The programs often were shams, the indictment alleges. For instance, it says, Care Unlimited submitted a report to the state saying that "¤'Individual C' had provided certified teachers for 6-8 weeks to 25 pregnant teenage clients" when no such assistance occurred -- in fact, "Individual C" did not even work for the charity. More than two-thirds of the money went to Betty Jefferson and Coleman, the indictment says.
In another case, Mose Jefferson allegedly diverted to himself nearly three-quarters of a $93,464 grant that was aimed at teaching building skills to "at-risk male youths."
And the indictment claims that the trio converted to personal use nearly all of a $178,000 grant aimed at keeping black youths on the right track.
Letten stopped short of saying that the charities were completely fraudulent, indicating that they did do some community work. He declined to hazard a guess about how much of the money directed at the charities was used for the intended purposes.
Care Unlimited did hold an annual back-to-school event -- typically hosted by a Jefferson ally -- at which school supplies were distributed to needy children, according to Times-Picayune coverage of the event.
However, the newspaper noted in a 2006 story on the nonprofits that none of the charities seemed to be making much of an effort to advertise its services. None was listed in the phone book or marked with signs.
That story also noted that Gill Pratt had orchestrated the donation to the charities of four new vehicles that had been donated to the city after Katrina. After Gill Pratt lost her City Council re-election bid, she wound up behind the wheel of one of them, a Dodge Durango, when Care Unlimited hired her as its director.
Gill Pratt had been driving the same car while on the council. Mose Jefferson, the congressman's political strategist and Gill Pratt's longtime boyfriend, also received one of the donated cars. All four of the cars were returned to the city after the story was published.
Report spurs FBI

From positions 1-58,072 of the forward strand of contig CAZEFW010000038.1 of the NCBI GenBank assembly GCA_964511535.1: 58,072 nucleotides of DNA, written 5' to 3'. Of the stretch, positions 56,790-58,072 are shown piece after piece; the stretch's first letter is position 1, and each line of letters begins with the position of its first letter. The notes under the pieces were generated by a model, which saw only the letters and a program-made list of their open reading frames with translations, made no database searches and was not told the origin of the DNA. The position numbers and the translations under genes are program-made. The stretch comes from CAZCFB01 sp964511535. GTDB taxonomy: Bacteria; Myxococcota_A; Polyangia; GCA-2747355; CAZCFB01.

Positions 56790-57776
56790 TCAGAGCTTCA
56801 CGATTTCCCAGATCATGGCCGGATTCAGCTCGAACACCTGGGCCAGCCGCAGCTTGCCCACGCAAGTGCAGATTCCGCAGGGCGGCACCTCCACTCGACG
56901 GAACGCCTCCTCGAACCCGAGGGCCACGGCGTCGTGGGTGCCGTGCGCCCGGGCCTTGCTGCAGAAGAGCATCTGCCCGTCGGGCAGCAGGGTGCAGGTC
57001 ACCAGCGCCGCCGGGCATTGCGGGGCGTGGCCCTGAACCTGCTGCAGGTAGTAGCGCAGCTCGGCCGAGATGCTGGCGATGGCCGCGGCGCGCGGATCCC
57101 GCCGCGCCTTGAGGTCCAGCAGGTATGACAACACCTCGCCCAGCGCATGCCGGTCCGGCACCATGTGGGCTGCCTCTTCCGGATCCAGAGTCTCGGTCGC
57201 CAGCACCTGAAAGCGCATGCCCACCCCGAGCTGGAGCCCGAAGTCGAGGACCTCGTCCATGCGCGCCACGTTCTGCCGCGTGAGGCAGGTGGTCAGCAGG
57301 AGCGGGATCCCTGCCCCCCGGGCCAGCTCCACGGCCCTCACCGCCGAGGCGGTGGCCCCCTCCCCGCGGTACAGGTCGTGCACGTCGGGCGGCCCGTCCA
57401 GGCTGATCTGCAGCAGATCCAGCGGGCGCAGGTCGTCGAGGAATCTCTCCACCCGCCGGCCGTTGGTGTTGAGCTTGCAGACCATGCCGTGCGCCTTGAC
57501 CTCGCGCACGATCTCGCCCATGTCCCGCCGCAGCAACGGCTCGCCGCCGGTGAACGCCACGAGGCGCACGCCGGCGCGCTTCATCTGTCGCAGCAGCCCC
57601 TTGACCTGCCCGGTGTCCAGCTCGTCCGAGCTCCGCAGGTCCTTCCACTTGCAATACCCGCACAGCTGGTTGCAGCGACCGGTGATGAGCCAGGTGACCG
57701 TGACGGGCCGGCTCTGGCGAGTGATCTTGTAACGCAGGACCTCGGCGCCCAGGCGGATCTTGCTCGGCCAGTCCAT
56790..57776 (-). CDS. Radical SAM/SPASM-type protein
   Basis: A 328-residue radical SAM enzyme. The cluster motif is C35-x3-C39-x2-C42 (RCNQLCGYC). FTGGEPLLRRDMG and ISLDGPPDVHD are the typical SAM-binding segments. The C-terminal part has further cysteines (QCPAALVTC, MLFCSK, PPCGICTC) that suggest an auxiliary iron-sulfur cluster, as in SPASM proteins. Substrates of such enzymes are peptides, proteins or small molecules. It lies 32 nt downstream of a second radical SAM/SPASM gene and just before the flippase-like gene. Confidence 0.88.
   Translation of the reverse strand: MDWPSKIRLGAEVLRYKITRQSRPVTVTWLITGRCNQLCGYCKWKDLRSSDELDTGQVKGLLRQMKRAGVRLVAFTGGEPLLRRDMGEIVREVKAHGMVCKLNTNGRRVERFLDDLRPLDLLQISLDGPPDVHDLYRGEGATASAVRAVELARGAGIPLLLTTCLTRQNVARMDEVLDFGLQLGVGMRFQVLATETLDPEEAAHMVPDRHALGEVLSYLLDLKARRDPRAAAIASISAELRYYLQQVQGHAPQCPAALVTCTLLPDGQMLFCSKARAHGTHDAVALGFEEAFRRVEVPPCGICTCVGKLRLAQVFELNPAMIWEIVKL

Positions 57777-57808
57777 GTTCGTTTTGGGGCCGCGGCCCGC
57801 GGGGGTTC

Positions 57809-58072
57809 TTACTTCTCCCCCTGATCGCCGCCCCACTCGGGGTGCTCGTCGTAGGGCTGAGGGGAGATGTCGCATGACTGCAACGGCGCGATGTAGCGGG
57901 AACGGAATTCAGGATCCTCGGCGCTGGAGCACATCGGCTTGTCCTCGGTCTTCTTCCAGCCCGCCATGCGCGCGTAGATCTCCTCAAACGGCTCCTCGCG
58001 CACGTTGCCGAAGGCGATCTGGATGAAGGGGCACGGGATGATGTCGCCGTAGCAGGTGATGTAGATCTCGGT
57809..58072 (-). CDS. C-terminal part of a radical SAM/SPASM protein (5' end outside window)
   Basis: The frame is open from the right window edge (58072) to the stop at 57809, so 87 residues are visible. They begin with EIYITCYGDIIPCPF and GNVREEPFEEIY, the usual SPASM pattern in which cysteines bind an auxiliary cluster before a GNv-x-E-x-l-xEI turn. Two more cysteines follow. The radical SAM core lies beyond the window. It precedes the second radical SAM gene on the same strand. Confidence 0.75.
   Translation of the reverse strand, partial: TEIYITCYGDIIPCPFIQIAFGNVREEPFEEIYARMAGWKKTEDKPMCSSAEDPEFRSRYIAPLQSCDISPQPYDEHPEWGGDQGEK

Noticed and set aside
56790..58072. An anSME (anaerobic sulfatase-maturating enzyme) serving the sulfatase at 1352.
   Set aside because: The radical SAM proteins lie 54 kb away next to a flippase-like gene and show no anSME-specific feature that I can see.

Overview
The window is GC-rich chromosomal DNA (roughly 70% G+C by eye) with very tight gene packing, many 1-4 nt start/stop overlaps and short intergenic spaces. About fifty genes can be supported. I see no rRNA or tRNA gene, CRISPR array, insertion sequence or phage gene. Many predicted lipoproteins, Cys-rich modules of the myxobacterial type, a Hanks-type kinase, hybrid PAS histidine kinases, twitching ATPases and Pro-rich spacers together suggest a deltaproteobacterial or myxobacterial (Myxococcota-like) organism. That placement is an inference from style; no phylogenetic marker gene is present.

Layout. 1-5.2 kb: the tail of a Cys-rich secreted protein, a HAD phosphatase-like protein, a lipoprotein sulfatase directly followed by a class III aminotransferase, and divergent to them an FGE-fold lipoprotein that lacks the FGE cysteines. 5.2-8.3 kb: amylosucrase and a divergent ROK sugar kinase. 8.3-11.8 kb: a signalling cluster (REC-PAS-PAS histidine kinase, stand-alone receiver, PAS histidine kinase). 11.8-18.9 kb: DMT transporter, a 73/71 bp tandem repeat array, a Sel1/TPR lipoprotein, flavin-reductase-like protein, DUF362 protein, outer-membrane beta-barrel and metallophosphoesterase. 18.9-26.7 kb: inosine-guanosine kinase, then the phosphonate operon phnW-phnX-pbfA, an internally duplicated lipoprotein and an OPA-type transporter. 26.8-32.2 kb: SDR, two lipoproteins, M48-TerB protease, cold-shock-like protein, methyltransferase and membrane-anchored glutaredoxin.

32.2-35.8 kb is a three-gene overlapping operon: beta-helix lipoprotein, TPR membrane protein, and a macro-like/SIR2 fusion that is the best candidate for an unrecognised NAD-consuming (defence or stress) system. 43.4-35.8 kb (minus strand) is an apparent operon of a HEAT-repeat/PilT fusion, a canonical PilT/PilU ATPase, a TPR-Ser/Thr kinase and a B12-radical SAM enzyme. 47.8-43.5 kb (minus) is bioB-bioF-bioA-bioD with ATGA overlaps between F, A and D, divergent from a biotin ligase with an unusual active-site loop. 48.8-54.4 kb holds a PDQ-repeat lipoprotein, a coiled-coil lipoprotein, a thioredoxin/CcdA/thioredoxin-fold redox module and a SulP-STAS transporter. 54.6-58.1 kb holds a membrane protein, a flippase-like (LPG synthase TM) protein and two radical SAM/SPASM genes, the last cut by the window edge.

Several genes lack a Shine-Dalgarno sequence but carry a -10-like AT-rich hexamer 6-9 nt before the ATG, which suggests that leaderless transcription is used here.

The story also revealed that Betty Jefferson and Mose Jefferson had acquired property that earlier had been purchased by Orleans Metropolitan Housing with public money. Betty Jefferson bought her Irish Channel home from the organization in 1999 for $18,296, slightly less than the charity paid for it seven years earlier.
Mose Jefferson, meanwhile, paid the charity $10,000 for a modest office building at 3313 S. Saratoga St. The story noted that he got a good deal: The building brought in at least half that much each month in rent, with tenants including Jefferson-Bullock, Gill Pratt and Care Unlimited. All of the rent money came from taxpayers.
After the 2006 story was published, the FBI, in a rare move, announced it was investigating the nonprofits. Soon afterward, federal subpoenas seeking information about the public money funneled to the groups were delivered to state offices.
It's not clear whether the investigation was already under way when the bureau made its announcement. Letten seemed to indicate Wednesday that the nonprofits were under federal scrutiny even before Hurricane Katrina.
The indictment alleges that Mose and Betty Jefferson both improperly used the charities' money to renovate the properties after acquiring them.
While the document focuses on charities founded by members of the Jefferson family, it also lays out an alleged scheme involving Greater St. Stephen Manor, a federally subsidized senior citizens complex.
Betty Jefferson served as president of a nonprofit affiliated with the complex. She illegally funneled almost $10,000 of the organization's money to herself and Coleman, the indictment says.
Staff writer David Hammer contributed to this report. Gordon Russell can be reached at firstname.lastname@example.org or at (504)¤826-3347.